Aaron Taylor rode in the MS Gong Ride 2018 because he loved to cycle.

He hadn’t put a huge amount of thought into what the ride actually meant, and who he was riding for...

It turned out Aaron was riding for his wife.

Meet Michelle Taylor

Michelle’s battle with MS began in an unbelievable way. It all started when Michelle broke her ankle in December 2017. After it healed, she then broke it again in December 2018.

After each break, she found walking very difficult. With two young children, Michelle was relying on the help of strangers to help her get to and from her car after school drop-off.

She also had some other symptoms, that at the time weren’t linked to her broken ankle. Michelle was suffering from slurred speech, blurred vision and was unable to perform simple daily tasks such as using a pen to write a shopping list.

She eventually saw a neurologist, who suggested these symptoms were due to an auto-immune condition called Hashimoto's disease and prescribed a 6-month course of steroids.

A few weeks later, Michelle was taking her father to a neurologist for treatment for his Guillain-Barré syndrome.

At this stage, the steroids had not helped, so Michelle was using walking sticks to help her get around.

To her surprise, her father’s neurologist told Michelle he would like to check her out too...

Michelle was immediately sent for an MRI, which revealed that she had MS. Suddenly, all the symptoms Michelle had been experiencing for the last 2 years made sense. She had put her inability to walk down to her broken ankle, but it had been the first sign of MS.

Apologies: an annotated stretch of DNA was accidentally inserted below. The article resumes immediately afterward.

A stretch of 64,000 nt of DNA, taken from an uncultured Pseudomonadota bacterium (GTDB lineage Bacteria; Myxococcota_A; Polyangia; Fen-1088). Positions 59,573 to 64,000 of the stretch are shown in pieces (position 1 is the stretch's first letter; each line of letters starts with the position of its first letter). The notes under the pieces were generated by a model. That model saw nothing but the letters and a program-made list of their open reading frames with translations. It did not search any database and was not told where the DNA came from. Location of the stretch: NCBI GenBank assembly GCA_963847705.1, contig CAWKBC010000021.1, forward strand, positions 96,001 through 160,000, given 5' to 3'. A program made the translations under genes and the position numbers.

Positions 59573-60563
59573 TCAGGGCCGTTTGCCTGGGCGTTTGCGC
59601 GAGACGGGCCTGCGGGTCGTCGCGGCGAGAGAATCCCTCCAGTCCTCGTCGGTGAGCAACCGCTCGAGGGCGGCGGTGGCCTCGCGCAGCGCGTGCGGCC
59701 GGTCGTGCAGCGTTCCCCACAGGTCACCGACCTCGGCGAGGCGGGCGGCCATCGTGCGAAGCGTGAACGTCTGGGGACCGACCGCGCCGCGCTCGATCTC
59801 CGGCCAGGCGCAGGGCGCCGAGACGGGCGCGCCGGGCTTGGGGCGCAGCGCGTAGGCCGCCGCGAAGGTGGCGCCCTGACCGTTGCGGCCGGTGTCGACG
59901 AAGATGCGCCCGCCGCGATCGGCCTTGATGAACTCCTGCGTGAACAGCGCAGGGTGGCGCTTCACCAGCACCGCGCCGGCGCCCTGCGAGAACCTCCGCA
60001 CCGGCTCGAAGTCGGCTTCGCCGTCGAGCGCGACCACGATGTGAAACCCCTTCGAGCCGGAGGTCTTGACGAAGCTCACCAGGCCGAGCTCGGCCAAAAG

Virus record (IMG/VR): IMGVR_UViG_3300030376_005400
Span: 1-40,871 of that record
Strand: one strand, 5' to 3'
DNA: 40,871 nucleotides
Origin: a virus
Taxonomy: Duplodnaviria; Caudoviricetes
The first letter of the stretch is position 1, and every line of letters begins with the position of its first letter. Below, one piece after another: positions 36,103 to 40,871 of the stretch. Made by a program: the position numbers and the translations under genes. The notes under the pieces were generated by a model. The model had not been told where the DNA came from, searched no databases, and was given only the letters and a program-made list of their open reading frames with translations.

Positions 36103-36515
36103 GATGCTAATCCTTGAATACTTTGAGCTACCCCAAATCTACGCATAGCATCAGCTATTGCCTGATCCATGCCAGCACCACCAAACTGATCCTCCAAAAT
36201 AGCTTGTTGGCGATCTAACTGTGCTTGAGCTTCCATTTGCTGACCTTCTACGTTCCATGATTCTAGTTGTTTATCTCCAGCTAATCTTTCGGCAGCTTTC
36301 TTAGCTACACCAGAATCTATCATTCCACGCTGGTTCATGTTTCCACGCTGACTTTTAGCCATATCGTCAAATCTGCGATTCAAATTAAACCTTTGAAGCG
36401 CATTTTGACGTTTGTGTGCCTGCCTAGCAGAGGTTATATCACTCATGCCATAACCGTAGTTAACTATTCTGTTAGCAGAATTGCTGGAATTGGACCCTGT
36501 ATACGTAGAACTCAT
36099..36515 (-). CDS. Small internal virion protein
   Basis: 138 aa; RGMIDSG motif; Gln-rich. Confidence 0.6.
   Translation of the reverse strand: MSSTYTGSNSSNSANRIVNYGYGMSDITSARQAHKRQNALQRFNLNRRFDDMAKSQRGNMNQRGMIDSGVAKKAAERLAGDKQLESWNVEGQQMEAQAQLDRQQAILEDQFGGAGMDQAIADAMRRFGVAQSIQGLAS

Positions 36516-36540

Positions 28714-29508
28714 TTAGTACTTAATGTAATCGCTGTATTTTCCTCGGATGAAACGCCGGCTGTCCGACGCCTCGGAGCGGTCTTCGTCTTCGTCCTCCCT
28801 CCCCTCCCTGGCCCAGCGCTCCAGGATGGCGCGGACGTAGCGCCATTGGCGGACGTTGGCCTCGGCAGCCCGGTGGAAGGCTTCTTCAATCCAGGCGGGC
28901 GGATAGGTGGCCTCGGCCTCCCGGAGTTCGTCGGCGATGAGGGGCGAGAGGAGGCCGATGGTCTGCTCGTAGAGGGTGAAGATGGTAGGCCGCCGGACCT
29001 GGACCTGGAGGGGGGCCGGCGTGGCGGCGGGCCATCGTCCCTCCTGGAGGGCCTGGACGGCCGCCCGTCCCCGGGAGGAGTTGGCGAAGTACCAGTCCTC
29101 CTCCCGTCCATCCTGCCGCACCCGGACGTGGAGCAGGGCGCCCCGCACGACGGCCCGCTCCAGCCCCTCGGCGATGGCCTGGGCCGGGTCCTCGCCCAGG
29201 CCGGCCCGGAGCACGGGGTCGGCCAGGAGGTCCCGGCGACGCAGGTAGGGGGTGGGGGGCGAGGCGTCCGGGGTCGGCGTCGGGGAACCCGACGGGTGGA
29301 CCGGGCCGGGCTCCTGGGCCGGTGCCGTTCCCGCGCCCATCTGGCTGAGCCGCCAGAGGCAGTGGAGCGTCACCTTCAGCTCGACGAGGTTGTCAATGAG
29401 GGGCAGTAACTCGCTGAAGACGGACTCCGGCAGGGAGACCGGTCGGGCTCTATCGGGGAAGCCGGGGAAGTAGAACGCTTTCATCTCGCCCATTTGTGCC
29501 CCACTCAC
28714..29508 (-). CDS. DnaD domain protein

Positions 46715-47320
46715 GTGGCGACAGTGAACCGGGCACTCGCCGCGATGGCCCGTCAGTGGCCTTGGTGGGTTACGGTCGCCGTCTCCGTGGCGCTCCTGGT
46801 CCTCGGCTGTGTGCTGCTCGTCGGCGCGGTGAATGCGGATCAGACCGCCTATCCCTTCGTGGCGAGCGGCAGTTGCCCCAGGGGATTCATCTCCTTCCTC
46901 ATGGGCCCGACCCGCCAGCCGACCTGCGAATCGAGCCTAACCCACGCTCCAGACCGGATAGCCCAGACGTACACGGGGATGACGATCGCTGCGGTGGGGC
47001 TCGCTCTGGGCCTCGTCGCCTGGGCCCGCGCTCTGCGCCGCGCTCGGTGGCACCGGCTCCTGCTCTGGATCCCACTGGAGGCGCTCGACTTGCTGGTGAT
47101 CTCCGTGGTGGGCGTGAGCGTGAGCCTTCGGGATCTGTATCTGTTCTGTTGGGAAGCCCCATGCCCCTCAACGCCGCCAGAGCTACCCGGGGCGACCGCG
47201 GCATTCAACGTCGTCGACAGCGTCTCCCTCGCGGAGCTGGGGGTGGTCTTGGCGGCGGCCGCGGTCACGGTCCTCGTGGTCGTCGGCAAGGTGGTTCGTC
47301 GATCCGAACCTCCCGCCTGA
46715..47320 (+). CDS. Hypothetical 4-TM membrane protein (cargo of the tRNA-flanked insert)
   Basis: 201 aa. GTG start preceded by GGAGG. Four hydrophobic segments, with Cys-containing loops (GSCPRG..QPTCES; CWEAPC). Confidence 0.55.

There is no cure for MS, and the symptoms are unpredictable which means Michelle has to take things day by day.

Some days, Michelle is unable to walk.

Her symptoms lessen and worsen depending on the week, and she regularly undergoes infusions to help relieve her symptoms.

To say thank you for taking on this challenge, Michelle has a message for you.

“Thank you SO much for riding to fight MS. MS is an invisible chronic illness that is now velcroed to me for life. Others around me can’t see it or hear it, but my body feels it. I don’t know where this MS journey will take me, but you’re your support means I’m not on it alone. Watching Aaron cross the finish line has taken on a new meaning for me since I was diagnosed. Your support means I’m not fighting this battle alone. Thank you. You’re awesome!”

It's YOUR ride to Fight MS that makes sure no one faces MS alone.